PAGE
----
The videos are the best things. They can get much more involved. In Hymn, a man (the artist again) stands on a soapbox on a London hill, the sky behind him. He holds by a string a helium balloon, with a little boy's face printed on it (his younger self, you may guess), and there's a cylinder of helium on the ground beside him, from which he inhales regularly to get a squeaky voice as he sings through the verses of a Victorian hymn:

"There's a friend for little children

Above the bright blue sky"

At the end of which he lets the balloon fly away.

You might suspect that this is just an elaborate mockery of a bit of sentimental/cynical Victorian consolation - something it's pretty easy for us to mock. But notice, it is very elaborate, this performance with its relay of themes: heaven, sky, helium, lighter than air, high voice, balloon, childhood. It's too much for sarcasm. It's like a Heath Robinson psychological exercise, a literal and laborious scheme for recovering one's losses - being a child, believing in heaven. The squeaky charade is ridiculous, but the sense of loss is felt.

But sometimes all you can see of the feeling explored is the barricade round it. In another video, Angel, the artist appears as a blind man, with dark glasses and tapping white stick, walking to stay on the spot against the direction of a moving escalator in a London Tube station (Angel, of course), as he recites in a weird voice the opening of St John's Gospel. "In the beginning was the Word." It's weird because actually he is saying the words phonetically backwards, and then the whole film is shown in reverse. Finally he stops and is carried back up the escalator to the chorus of Handel's "Zadok the Priest".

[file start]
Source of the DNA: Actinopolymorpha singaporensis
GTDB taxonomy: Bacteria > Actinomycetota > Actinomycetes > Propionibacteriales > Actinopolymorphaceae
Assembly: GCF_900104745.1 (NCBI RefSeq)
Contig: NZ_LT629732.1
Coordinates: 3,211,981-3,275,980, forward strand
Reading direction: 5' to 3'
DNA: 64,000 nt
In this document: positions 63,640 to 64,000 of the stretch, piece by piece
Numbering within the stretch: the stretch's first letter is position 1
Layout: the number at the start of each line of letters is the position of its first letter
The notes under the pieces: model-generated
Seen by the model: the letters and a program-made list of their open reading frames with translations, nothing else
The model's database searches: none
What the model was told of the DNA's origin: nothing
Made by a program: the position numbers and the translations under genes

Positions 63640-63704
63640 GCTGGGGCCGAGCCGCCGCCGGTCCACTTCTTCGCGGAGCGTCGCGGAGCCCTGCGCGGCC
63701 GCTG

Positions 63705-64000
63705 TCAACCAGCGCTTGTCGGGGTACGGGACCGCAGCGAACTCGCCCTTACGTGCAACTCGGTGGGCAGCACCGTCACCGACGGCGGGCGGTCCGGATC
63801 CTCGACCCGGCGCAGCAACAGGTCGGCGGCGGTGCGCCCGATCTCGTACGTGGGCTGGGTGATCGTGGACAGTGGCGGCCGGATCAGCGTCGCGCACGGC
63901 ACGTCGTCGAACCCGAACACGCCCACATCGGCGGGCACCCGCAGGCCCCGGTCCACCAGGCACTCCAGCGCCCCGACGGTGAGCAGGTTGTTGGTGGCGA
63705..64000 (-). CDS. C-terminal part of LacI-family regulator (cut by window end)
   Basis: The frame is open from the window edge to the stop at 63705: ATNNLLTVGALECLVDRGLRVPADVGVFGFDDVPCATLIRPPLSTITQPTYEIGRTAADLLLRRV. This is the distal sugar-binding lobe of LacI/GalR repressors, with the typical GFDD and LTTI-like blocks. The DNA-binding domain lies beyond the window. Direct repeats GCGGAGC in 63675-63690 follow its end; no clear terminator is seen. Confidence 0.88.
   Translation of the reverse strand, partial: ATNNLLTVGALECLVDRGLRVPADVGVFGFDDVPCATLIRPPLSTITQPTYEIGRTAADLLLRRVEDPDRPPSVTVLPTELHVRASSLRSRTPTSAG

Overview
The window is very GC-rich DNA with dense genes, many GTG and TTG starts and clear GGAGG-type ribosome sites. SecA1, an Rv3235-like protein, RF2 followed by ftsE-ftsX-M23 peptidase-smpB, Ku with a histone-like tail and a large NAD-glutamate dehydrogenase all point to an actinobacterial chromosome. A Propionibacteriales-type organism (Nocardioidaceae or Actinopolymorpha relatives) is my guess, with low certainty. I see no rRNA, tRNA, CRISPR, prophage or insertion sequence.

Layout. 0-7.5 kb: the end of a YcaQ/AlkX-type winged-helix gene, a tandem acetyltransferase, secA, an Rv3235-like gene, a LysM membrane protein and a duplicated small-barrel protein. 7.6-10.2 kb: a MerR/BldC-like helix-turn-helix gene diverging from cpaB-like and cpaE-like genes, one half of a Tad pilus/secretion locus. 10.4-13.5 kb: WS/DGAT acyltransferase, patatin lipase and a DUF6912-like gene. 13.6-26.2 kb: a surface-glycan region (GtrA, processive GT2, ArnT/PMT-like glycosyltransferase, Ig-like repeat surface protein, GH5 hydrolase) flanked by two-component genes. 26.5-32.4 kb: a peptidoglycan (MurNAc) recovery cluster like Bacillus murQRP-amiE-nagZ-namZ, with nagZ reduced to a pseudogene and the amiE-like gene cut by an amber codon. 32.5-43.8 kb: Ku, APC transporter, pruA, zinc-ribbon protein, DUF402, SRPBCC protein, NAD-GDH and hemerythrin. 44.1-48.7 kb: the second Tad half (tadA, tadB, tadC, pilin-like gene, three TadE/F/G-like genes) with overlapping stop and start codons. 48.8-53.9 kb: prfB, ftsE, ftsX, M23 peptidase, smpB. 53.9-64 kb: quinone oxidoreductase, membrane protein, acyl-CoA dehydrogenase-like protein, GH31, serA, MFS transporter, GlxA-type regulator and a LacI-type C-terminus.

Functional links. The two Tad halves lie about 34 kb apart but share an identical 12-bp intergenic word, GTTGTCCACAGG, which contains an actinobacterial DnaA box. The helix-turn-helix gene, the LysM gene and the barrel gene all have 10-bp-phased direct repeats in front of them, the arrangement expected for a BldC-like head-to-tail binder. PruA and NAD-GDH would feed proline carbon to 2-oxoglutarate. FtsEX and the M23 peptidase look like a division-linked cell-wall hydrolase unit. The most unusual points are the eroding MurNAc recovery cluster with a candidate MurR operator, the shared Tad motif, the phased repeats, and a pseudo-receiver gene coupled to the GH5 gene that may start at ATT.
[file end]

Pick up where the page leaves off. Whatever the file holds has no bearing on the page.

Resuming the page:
The feat and theatre of it are impressive. But with its log-jam of devices, the work becomes like a sentence with too many negatives in it. Moving in order to stay still, mouthing words whose sense is beyond you, simultaneously ascending and descending, blindness - blind faith? blind to faith? - the effects pile up into vagueness. Er, something to do with religious belief... But at bottom, there's the true observation that London Underground escalators are a bit of everyday Dante.

That sort of observation, relatively uncluttered with tricks, is the making of my favourite piece in this exhibition, Threshold to the Kingdom. An airport. The camera is pointed straight at the automatic double doors of International Arrivals. The doors swing open, travellers appear in ones, twos and groups, pass through, over and over. The film is slowed down so they become specimens for our contemplation. The soundtrack is the ethereal chorale of Allegri's "Miserere". The central conceit is evident: arriving at an airport, arriving in heaven.

But the great thing is how strongly the comparison strikes, and how it brings to intensity, makes sense of, all those unfocused airport feelings. The arrivals gate is not just the point where your safe landing is finally confirmed (survived the flight, got through customs), but the point where you return to life, emerge into consciousness after the suspended limbo of air-travel; and also where you find yourself momentarily disoriented in this new place, and making an involuntary public appearance before the waiting crowd, and always half hoping to be "met", even when they know there's no friend there for you. The emotional identification is so sharp that when some uniformed flight staff stride through the doors, your first thought is: angels!

In Threshold Wallinger gets the most valuable form of detachment - a true thing made. You can look at this work without thinking at all of the artist behind it. As art goes now, that's rare credibility.

 

Mark Wallinger - Credo: Tate Liverpool, Albert Dock, Liverpool L3; to 23 Dec; closed Mondays; admission £3